Adding a neprilysin inhibitor markedly slows kidney decline in comorbid CHF and diabetes

Naveed Saleh, MD, MS, for MDLinx | July 17, 2018

Neprilysin inhibition with sacubitril/valsartan substantially slows kidney deterioration secondary to diabetes in chronic heart failure (CHF) patients whose renin-angiotensin system is already maximally blocked, according to a new study published in The Lancet Diabetes & Endocrinology. This beneficial effect was observed even though sacubitril/valsartan raised protein excretion.


Inhibiting neprilysin slowed renal disease in patients with both diabetes and chronic heart failure, even though albuminuria increased due to treatment.

“This is the first double-blind, randomized controlled trial of neprilysin inhibition to assess the effect of treatment on the course of renal disease in patients with type 2 diabetes,” wrote researchers led by Milton Packer, MD, Baylor Heart and Vascular Hospital, Baylor University Medical Center, Dallas, TX.

Neprilysin hastens the breakdown of various endogenous peptides that exert vasodilator, natriuretic, and antifibrotic effects. The activity of neprilysin is higher in tissues that are impacted by vascular disease due to type 2 diabetes.

The heightened activity of neprilysin could be why diabetes curbs the release and response of natriuretic peptides, as well as the ability of these endogenous peptides to form cyclic guanosine monophosphate (cGMP) at the level of the renal glomerulus. Furthermore, lowered activity of these endogenous peptides alters kidney structure and function. Conversely, researchers have shown that potentiation of these endogenous peptides could slow the pathogenesis of diabetic nephropathy, suggesting the clinical utility of inhibiting neprilysin in those with diabetic kidney disease.

The PARADIGM-HF trial had examined the effects of sacubitril/valsartan (an angiotensin receptor neprilysin inhibitor) vs enalapril (an angiotensin converting enzyme inhibitor) in patients both with and without diabetes who exhibited mild-to-moderate CHF caused by left ventricular systolic dysfunction.

Notably, findings from this initial trial indicated that sacubitril/valsartan, when compared with enalapril, decreased the risk of cardiovascular death and hospitalization secondary to heart failure. Moreover, Dr. Packer and colleagues prospectively evaluated the effects of neprilysin inhibition on the clinical course of chronic kidney disease in patients both with and without type 2 diabetes, with an eye towards future analysis. Specifically, the investigators assessed the efficacy of sacubitril/valsartan (97 mg/103 mg BID) vs enalapril (10 mg BID) in 8,399 patients.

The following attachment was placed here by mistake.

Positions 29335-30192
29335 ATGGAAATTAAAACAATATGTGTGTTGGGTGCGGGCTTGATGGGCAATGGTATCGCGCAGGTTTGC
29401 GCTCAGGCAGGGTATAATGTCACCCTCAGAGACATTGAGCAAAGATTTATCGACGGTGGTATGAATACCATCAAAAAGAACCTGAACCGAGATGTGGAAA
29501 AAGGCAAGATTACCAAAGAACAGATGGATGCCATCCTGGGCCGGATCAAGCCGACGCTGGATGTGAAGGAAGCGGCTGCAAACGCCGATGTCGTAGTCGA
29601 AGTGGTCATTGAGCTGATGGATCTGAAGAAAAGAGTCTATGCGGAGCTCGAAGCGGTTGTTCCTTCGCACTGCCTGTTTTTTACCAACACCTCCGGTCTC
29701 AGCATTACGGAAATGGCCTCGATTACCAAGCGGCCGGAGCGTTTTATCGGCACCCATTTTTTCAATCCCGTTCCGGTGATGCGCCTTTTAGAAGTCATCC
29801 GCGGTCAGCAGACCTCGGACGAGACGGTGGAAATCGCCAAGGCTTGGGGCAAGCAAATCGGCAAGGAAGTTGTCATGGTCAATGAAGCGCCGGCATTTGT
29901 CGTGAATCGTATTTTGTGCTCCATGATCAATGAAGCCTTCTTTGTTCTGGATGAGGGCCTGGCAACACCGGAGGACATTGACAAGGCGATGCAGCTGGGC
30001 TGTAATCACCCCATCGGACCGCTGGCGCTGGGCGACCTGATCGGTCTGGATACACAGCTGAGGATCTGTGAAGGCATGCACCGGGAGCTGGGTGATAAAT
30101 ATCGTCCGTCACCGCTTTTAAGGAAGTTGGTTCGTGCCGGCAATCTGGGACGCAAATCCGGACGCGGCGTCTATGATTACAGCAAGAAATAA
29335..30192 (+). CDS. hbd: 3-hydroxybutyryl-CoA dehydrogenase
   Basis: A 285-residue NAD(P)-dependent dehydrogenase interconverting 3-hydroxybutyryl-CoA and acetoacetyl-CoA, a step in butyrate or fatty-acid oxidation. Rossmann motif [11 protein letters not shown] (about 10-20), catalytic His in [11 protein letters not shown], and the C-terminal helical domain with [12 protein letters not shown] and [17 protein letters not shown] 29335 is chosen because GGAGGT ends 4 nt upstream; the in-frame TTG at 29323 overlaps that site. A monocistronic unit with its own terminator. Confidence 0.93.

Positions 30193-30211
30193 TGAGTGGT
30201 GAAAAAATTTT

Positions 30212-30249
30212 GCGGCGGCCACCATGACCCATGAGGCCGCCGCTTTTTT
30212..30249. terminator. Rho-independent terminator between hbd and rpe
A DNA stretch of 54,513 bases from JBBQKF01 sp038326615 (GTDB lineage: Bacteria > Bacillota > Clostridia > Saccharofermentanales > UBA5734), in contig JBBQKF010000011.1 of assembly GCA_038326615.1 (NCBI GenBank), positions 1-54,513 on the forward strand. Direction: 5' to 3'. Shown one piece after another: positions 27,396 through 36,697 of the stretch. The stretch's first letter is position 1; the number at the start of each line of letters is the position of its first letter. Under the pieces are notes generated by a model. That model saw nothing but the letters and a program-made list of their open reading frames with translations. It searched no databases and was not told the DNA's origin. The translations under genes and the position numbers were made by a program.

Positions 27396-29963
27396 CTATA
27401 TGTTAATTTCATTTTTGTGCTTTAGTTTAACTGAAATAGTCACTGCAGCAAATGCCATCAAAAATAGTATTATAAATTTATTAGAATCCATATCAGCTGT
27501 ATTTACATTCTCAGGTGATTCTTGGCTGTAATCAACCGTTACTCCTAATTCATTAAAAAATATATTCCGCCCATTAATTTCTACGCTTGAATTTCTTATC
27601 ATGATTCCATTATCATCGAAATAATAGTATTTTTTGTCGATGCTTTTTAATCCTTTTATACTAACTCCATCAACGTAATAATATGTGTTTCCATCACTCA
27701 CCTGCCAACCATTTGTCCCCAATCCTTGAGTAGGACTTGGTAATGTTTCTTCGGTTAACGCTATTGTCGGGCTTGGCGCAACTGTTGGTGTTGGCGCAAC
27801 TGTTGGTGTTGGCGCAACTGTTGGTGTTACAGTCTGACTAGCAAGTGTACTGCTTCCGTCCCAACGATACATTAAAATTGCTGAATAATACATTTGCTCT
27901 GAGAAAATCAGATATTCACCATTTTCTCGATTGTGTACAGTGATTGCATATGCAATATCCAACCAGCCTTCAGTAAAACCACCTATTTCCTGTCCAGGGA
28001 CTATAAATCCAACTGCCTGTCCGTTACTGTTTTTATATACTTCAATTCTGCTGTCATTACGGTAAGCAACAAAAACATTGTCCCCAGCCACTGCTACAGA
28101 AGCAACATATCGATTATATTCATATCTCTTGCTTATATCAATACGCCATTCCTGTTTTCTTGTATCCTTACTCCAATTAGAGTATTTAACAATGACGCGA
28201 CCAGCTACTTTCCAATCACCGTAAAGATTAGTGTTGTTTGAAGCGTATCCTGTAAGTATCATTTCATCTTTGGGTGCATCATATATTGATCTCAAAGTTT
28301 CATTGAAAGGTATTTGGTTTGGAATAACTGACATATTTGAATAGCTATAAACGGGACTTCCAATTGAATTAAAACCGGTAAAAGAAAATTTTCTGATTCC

The current study is a secondary intention-to-treat analysis of neprilysin inhibition on kidney function in patients with and without type 2 diabetes in the PARADIGM-HF trial. In this analysis, Dr. Packer and colleagues followed changes in estimated glomerular filtration rate (eGFR) in 3,784 diabetic patients and 4,615 patients without the disease for up to 44 months.

The investigators found that patients without diabetes but with CHF exhibited a rate of decline in eGFR that was twice that of the general population. Moreover, diabetes compounded this decline in eGFR by an additional factor of 2, even though these diabetic patients were taking high doses of ACE inhibitors usually accompanied by a mineralocorticoid receptor antagonist.

Dr. Packer and coauthors also found that neprilysin inhibition with sacubitril/valsartan in patients with comorbid CHF and diabetes who were taking high doses of drugs that inhibited the renin-angiotensin system decelerated the yearly rate of eGFR decline by 0.6 mL/min per 1.73 m² vs enalapril (95% CI: 0.4–0.8, P < 0.0001). In contrast, deceleration in the yearly eGFR decline in CHF patients without diabetes was 0.3 mL/min per 1.73 m² per year (95% CI: 0.2–0.5, P=0.038).

Importantly, the increased benefit of neprilysin inhibition in diabetic patients was neither due to the effects of sacubitril/valsartan treatment on heart failure nor to the effects of this treatment on glycemic control (HbA1c), and held despite higher urinary protein excretion with the drug. However, these effects disappeared when changes in eGFR were controlled for urinary cGMP (P=0.41), thus implicating increased levels of this second messenger as potentially playing a role.

“Although neprilysin inhibition increased urinary concentrations of cGMP in both patients with and those without diabetes,” the authors wrote, “the physiological effect of this change is likely to have been more important in diabetes, because this disorder blunts the release of and responses to endogenous natriuretic peptides, including their ability to generate cGMP in the kidney.”

Finally, the authors reflected that, “the finding that neprilysin inhibition has favorable effects on the course of renal disease, when added to high doses of drugs that block the renin-angiotensin system and have benefits on diabetic nephropathy, has important implications for the care of type 2 diabetes, independent of efforts to lower blood glucose in these patients.”

This study was funded by Novartis.